Proving the Business Case for the Internet of Things

DHL tests robot pickers at supply chain warehouse

Steve Rogerson
June 16, 2016
 
DHL has run a pilot test of robot technology for collaborative automated order picking in a supply chain warehouse in Unna, Germany.
 
The robot called EffiBot from the French start-up Effidence is a fully automated trolley that follows pickers through the warehouse and takes care of most of the physical work. It is designed to work safely with and around people.
 
During the test, two robots supported the pickers by carrying the weight and automatically dropping off the orders once fully loaded. The warehousing staff highly appreciated the option to work hands-free and not having to push or pull heavy carts.
 
A common problem for today's logistics sector is the high frequency of picking processes in smaller entities due to reduced inventories and increased online shopping. In a non-automated setting manual pickers are confronted with heavy carts and high payloads restricting the picker to single order picking while forcing them to walk longer distances.
 
"The picking cart follows the picker through the rack system," said Michael Artinger, site manager at DHL, who was responsible for the test. “Once it reaches full capacity, the picker simply sends it to the designated drop-off location, while another picking cart joins. This makes moving from single to multi-order picking a more efficient and ergonomic process.”
 
In addition to EffiBot, collaborative robots for value-added services such as co-packing as well as mobile piece picking robots autonomously navigating through warehouse shelves are being tested.
 
"In the following weeks, DHL will continuously perform tests with different robot types and systems," said Markus Kückelhaus, VP for innovation at DHL. "These evaluation results will then determine which technologies will be permanently implemented and position DHL as one of the leaders in an automated future of logistics."
 
DHL has launched the Carbon Calculator, which lets its customers calculate, free of charge, transport-related emissions for almost all shipment sizes and modes of transport. The calculation is carried out online based on intelligent algorithms.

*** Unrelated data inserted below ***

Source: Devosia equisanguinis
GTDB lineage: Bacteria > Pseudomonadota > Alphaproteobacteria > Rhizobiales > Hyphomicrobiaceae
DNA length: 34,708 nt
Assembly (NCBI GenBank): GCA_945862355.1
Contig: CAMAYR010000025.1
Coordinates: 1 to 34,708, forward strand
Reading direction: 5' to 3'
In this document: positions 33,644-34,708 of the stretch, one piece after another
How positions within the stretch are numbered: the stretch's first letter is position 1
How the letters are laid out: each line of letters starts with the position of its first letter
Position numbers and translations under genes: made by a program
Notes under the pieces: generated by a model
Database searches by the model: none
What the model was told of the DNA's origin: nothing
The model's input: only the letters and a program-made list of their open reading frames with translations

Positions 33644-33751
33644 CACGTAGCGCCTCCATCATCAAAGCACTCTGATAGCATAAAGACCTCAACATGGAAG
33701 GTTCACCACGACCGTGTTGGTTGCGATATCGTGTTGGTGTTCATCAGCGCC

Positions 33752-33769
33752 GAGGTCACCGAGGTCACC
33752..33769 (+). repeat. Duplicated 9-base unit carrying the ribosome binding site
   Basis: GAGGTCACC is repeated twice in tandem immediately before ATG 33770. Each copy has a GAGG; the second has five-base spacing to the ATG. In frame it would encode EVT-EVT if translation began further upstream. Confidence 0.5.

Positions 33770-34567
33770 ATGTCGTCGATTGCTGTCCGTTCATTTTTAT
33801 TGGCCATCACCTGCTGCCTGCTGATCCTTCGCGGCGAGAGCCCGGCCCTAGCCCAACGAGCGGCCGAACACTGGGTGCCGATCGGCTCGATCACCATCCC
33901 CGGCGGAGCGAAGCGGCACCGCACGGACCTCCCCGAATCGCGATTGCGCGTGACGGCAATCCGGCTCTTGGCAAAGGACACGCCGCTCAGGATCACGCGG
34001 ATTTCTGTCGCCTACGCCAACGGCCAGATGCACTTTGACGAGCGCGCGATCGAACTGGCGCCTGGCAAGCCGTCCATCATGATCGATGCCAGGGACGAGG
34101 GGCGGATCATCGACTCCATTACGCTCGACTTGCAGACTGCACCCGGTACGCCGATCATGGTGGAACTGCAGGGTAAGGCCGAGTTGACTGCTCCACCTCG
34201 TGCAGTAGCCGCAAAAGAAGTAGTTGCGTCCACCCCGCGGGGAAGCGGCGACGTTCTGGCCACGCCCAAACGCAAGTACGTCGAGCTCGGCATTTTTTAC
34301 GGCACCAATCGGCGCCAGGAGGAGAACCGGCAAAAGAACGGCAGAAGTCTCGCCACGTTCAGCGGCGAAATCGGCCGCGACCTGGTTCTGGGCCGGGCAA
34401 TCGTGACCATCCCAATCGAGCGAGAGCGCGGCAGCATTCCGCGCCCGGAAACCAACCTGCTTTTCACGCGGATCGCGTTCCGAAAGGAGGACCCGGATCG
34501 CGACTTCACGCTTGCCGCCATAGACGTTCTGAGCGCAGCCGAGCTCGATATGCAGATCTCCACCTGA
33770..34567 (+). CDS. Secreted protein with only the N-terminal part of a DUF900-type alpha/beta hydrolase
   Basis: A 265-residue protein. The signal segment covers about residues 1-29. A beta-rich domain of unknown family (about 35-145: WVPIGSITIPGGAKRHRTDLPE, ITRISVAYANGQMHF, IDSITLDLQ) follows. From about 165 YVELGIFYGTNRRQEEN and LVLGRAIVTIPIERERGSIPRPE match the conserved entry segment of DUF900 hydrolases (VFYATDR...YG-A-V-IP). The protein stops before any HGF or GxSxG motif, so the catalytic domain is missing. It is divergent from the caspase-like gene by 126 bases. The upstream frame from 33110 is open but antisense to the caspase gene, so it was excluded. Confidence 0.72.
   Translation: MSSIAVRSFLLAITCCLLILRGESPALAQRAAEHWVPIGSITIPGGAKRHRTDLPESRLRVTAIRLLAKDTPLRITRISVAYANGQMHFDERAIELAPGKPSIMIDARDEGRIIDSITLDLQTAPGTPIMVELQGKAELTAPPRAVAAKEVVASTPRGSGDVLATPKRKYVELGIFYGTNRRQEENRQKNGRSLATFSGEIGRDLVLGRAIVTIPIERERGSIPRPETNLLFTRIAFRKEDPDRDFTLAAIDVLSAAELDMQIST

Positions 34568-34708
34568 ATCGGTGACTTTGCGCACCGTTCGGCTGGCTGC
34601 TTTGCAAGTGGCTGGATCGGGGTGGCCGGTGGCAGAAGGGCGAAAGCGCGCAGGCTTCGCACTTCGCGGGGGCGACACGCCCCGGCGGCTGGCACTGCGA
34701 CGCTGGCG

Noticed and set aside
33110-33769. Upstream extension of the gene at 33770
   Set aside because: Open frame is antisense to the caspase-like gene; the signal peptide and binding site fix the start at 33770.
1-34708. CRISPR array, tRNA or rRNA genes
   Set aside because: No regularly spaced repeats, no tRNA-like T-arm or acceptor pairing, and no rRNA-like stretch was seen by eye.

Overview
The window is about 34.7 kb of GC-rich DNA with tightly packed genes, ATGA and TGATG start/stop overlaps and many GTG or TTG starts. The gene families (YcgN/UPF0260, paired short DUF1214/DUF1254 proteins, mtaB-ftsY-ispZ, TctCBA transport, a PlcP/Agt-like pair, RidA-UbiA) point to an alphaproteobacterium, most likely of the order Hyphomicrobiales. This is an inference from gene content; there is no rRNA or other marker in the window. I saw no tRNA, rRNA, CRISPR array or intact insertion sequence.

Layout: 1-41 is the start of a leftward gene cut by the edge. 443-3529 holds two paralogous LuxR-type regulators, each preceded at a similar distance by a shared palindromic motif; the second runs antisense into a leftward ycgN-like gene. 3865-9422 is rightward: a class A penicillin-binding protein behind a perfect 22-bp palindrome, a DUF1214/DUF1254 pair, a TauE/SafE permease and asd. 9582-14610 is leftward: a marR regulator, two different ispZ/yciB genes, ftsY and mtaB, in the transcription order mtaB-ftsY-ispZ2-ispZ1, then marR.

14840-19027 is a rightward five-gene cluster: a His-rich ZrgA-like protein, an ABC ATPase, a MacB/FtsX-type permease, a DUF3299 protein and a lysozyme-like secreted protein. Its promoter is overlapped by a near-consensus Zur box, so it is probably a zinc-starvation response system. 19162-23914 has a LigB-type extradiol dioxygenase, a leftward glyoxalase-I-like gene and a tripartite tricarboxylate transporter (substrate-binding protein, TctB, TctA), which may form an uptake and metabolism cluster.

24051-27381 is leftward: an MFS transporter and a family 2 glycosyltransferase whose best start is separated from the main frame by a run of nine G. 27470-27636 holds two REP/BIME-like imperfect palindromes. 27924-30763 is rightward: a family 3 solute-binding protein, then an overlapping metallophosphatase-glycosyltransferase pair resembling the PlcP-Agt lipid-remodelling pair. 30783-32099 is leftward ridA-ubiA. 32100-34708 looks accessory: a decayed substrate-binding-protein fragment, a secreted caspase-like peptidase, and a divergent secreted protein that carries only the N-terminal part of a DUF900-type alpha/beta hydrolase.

"While many other computational tools provide only a rough estimate of the transport emissions and the route, the Carbon Calculator taps into real logistics data," said Kathrin Brost, vice president for DHL’s green strategy.
 
Those data include the route to the nearest airport or harbour, the main leg by air or sea and the last kilometre in the destination country. To determine the level of emissions, the calculator uses data from DHL’s carbon accounting and controlling department.
 
The computational methodology reflects recognised greenhouse gas protocol standards, the European Standard EN 16258 as well as the guidelines of the Global Logistics Emissions Council.
 
"With the intuitively operated Carbon Calculator, our customers can determine in advance the exact environmental impact of their shipment, at any time, from any place and free of charge,” said Katharina Tomoff, DHL vice president.
 
To calculate the emissions, the user enters the sender's and receiver's locations, as well as the weight and volume of a shipment. Then they select the preferred mode of transport. Based on the entries, the calculator recommends a shipping route, which the user can modify further. Using this, the tool calculates the amount of CO2 equivalent emissions that the transport will generate. Enquiries are free of charge on the system and can be entered without registration; registered users also have access to an expanded range of analytical functions.